Tiernan O’Halloran has been touted for selection as Ireland full-back, on the basis of his good form, but elite sides are delicate eco-systems, and changes can have knock-on effects, writes Brendan O’Brien.
Form. Is there any other word tossed around so carelessly in sport?
Just as one man’s meat can be another’s poison, quantifying form can be a trial. For every Lionel Messi, someone all of us can agree is a player of exceptional talent and productivity, there are dozens more whose worth splits opinion. Glenn Whelan, for instance, has impressed many a Stoke City fan on a cold, wet Wednesday night but he takes dogs abuse in a green shirt.
Or take Ciaran Kilkenny.
The Dublin footballer rounded off the 2016 season with Allianz League, Leinster, and All-Ireland medals. He picked up a second All Star and a nomination for Footballer of the Year but his performances were argued back and forth by supporters and critics who saw his role, mostly in the half-forward line but with a stint or two in defence, through very different prisms.
Kilkenny still has the ability to be a shoot-the-lights-out kind of guy but he has evolved into a type of conduit who filters the ball (mostly) through his hands at regular intervals. Maintaining the team’s rhythm is his brief, blockbusting plays are more of a rarity. His detractors says he does little with a lot of ball, his admirers holler that he is the conductor of the entire orchestra.
Maintaining form is another thing. Anyone who has ever kicked a ball, laced up a pair of spikes or swung a racquet or club knows the transitory nature of it. Don’t play for months and you could return on fire. Spend weeks and months grafting and you could still suck. It’s the type of conundrum that sports science will likely never lick.
“Form is just like a bird that passes by. Sometimes you have it all the time around you, sometimes it just flies away and you don’t know what the reason is.” Those are the words of Dutch football legend Ruud Gullit, the former Ballon d’Or winner and who once upon a time was the most expensive football player in the world.
And there are team selections.
Form is a constant buzzword as major games approach and speculation rises as to who will get the nod. Scroll through any sports sites online, or sit on a bar stool long enough, and you won’t be long coming across someone bemoaning the presence or absence of a player in some line-up on the basis of how he/she is performing at the time.
For some, form is the beginning and the end of the discussion. It is a priceless particle floating in splendid isolation from the rest of the complicated flotsam and jetsam that goes into putting a collective together.
It is, obviously, a blinkered view that has somehow held considerable currency down the years and one that must bewilder coaches and managers. The Six Nations is a notorious breeding ground for it.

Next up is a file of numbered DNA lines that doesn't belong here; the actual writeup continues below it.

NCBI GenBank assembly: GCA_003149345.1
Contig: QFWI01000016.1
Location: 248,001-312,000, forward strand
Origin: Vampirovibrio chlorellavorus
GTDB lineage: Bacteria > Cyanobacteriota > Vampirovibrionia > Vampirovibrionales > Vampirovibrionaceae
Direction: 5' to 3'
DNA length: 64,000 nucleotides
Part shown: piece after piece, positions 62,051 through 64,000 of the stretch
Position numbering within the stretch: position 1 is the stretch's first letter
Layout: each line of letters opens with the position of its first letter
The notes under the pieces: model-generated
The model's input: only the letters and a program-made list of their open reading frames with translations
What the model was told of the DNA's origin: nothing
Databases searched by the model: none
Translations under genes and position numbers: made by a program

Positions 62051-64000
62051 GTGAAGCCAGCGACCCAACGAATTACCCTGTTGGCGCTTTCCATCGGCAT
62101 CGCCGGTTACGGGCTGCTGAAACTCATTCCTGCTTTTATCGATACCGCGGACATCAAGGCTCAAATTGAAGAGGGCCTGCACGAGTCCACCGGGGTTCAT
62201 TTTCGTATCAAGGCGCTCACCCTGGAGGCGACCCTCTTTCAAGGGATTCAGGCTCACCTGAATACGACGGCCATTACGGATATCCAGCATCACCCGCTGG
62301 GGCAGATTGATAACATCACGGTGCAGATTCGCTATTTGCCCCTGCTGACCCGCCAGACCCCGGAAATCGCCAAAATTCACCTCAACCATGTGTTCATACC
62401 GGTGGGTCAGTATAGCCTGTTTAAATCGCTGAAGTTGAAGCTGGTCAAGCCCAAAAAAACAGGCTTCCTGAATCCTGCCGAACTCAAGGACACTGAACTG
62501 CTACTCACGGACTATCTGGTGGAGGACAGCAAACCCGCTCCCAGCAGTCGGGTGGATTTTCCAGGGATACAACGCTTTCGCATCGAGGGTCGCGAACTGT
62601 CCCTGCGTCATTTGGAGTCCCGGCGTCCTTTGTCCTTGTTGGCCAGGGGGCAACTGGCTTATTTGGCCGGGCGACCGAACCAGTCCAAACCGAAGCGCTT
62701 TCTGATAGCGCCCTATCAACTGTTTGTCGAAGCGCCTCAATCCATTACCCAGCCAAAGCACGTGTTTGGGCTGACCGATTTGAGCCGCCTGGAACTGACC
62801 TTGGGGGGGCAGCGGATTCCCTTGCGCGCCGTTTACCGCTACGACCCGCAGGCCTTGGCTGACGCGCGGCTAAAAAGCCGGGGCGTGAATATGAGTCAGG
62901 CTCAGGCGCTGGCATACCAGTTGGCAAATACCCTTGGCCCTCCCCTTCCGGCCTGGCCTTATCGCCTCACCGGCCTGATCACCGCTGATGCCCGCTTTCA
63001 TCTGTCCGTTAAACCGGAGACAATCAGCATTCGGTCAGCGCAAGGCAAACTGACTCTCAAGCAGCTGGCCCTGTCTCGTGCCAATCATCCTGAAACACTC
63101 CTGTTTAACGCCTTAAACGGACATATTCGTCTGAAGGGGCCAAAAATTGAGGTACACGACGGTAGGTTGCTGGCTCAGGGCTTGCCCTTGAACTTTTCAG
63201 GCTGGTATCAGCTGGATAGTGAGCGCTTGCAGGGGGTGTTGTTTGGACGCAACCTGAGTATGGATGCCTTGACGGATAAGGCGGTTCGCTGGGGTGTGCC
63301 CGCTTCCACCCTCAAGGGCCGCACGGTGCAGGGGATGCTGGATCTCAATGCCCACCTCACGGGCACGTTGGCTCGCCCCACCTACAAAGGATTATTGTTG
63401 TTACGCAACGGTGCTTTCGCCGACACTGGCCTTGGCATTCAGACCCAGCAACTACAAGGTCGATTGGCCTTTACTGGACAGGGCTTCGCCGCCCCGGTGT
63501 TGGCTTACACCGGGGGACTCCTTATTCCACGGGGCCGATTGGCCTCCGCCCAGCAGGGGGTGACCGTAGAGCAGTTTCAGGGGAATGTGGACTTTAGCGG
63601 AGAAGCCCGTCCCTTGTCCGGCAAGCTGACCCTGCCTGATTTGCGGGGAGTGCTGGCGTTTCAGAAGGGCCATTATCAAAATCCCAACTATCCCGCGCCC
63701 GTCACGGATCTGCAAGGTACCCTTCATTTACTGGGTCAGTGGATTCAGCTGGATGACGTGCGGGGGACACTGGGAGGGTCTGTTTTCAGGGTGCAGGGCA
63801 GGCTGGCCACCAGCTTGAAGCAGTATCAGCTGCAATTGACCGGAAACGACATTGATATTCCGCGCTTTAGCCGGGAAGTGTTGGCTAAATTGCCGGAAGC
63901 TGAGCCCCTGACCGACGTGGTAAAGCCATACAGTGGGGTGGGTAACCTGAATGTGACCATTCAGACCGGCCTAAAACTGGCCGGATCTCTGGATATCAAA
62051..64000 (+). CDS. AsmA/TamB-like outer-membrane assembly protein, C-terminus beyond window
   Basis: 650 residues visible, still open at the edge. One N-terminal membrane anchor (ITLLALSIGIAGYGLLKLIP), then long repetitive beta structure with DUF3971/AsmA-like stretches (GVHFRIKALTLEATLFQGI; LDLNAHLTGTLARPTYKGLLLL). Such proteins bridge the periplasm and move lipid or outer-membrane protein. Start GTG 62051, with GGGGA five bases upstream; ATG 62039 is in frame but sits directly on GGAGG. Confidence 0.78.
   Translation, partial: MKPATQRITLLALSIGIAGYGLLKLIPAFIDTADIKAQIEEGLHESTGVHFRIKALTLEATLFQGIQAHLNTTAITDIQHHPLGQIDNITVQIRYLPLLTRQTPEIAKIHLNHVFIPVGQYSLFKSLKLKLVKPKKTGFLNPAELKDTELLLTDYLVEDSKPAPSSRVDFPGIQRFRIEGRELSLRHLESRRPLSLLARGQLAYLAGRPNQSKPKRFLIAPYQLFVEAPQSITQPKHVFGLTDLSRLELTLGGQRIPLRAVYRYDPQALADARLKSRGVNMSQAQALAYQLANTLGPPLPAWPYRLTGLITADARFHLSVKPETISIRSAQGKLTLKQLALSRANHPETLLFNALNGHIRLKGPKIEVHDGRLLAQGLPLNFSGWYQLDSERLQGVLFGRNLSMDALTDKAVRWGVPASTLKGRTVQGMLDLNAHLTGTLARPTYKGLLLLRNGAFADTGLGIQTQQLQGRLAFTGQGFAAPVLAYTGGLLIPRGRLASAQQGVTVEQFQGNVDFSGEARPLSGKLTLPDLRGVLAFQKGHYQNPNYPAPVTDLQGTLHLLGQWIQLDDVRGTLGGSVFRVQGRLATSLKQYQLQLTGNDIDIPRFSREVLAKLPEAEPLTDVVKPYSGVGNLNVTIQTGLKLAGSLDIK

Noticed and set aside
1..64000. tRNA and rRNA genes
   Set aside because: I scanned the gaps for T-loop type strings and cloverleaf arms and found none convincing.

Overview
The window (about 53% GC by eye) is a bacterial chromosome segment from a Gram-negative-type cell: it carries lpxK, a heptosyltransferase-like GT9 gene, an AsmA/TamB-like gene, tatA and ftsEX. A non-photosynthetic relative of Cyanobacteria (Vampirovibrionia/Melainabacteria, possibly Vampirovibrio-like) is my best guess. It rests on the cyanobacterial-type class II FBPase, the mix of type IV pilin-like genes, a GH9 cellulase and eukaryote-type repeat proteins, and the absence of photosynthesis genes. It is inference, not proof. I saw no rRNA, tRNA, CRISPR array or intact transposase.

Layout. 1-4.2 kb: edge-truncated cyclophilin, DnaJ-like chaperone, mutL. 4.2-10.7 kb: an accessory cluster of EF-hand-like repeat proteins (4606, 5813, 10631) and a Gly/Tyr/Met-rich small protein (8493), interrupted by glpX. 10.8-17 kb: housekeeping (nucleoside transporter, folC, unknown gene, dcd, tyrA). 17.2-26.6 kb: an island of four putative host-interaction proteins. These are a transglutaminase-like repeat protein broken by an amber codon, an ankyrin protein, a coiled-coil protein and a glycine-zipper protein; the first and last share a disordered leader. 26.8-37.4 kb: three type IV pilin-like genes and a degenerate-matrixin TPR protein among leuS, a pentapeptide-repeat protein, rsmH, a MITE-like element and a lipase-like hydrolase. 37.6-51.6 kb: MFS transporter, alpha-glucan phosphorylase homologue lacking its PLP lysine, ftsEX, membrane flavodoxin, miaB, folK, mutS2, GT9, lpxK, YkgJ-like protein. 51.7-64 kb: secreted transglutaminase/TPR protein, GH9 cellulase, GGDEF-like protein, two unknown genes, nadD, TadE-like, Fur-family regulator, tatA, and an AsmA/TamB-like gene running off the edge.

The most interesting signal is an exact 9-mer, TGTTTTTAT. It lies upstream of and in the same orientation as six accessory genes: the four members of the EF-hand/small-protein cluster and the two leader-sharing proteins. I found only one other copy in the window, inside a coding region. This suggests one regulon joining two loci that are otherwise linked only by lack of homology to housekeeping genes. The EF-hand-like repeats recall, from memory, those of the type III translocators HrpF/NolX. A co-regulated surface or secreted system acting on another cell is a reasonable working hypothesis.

There is nothing wrong with making an argument for Tiernan O’Halloran as Ireland’s full-back but elite level sides are delicate eco-systems: tamper with one corner and the knock-on effects can be unseen and, in some cases, catastrophic. Everyone knew how good Ngolo Kanté was last year but who could have foreseen the depth of Leicester City’s collapse without him?
This sort of thing manifests itself across sport.
Every two years we are treated to endless discussion over the Ryder Cup and the two captain’s picks. Do they go for younger players on form or the older guys who might be struggling but know what it takes to bring the cup home? There are no second chances but most coaches and captains get more than the one shot at it.
Follow the fortunes of any one of England’s Test, one-day international and Twenty20 sides for a limited amount of time and the soap opera nature of the permutations can take a fascinating hold. Players unable to find a groove when asked to open the batting are routinely shunted down the line and others back up in the hope that the individual will fire and the collective click.
Balance is everything, from just one ingredient in achieving it.
Picking a team is about more than writing down a list of available right-backs or tighthead props and picking out the one in the best form.
Jim Gavin wouldn’t pick a full-back line adorned with youth beyond the bounds of January and, while Joe Schmidt chose a second row pairing with a combined five caps last year, he only did so because Canada were the opposition.
Landing on the right blend of youth and experience and combining it with form is an art in itself. It was one perfected by the All Blacks in the last World Cup final when they fielded a team with an average age of 28 against Australia and a XV with a total of 982 caps when a minimum of 600 was the accepted minimum required to succeed based on all previous evidence.
Add in any number of other factors — game plan, the opposition, individual skill sets and leadership traits etc — and we’ve surely progressed to a point where we can all dispense with the simplistic argument and easy soundbite that someone’s fine form should equal automatic selection.
Unless we’re talking about a guy like Ruud Gullit, that is.
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